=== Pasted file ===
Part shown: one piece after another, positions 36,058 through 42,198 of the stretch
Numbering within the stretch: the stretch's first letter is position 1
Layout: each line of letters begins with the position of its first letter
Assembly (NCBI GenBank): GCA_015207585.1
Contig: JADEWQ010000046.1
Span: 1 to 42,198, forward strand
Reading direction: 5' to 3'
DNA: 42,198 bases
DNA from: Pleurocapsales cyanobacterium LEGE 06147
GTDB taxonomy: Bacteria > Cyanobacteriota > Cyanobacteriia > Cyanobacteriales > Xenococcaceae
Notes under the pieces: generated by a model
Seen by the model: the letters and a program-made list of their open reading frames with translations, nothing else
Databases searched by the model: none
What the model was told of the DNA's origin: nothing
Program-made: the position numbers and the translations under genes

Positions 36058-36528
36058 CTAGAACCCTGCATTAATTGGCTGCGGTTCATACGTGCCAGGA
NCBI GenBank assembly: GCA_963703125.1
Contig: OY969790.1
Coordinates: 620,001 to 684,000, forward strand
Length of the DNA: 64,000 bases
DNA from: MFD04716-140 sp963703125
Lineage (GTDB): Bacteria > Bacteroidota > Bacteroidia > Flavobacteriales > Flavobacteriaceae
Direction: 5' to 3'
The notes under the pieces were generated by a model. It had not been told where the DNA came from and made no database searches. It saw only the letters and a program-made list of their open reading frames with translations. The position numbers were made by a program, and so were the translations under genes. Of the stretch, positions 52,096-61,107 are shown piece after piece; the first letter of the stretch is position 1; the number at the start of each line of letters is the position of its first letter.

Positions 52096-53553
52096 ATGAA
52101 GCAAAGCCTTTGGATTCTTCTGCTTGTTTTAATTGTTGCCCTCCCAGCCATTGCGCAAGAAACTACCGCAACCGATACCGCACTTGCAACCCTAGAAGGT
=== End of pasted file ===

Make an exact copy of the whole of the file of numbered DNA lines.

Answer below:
Part shown: one piece after another, positions 36,058 through 42,198 of the stretch
Numbering within the stretch: the stretch's first letter is position 1
Layout: each line of letters begins with the position of its first letter
Assembly (NCBI GenBank): GCA_015207585.1
Contig: JADEWQ010000046.1
Span: 1 to 42,198, forward strand
Reading direction: 5' to 3'
DNA: 42,198 bases
DNA from: Pleurocapsales cyanobacterium LEGE 06147
GTDB taxonomy: Bacteria > Cyanobacteriota > Cyanobacteriia > Cyanobacteriales > Xenococcaceae
Notes under the pieces: generated by a model
Seen by the model: the letters and a program-made list of their open reading frames with translations, nothing else
Databases searched by the model: none
What the model was told of the DNA's origin: nothing
Program-made: the position numbers and the translations under genes

Positions 36058-36528
36058 CTAGAACCCTGCATTAATTGGCTGCGGTTCATACGTGCCAGGA
NCBI GenBank assembly: GCA_963703125.1
Contig: OY969790.1
Coordinates: 620,001 to 684,000, forward strand
Length of the DNA: 64,000 bases
DNA from: MFD04716-140 sp963703125
Lineage (GTDB): Bacteria > Bacteroidota > Bacteroidia > Flavobacteriales > Flavobacteriaceae
Direction: 5' to 3'
The notes under the pieces were generated by a model. It had not been told where the DNA came from and made no database searches. It saw only the letters and a program-made list of their open reading frames with translations. The position numbers were made by a program, and so were the translations under genes. Of the stretch, positions 52,096-61,107 are shown piece after piece; the first letter of the stretch is position 1; the number at the start of each line of letters is the position of its first letter.

Positions 52096-53553
52096 ATGAA
52101 GCAAAGCCTTTGGATTCTTCTGCTTGTTTTAATTGTTGCCCTCCCAGCCATTGCGCAAGAAACTACCGCAACCGATACCGCACTTGCAACCCTAGAAGGT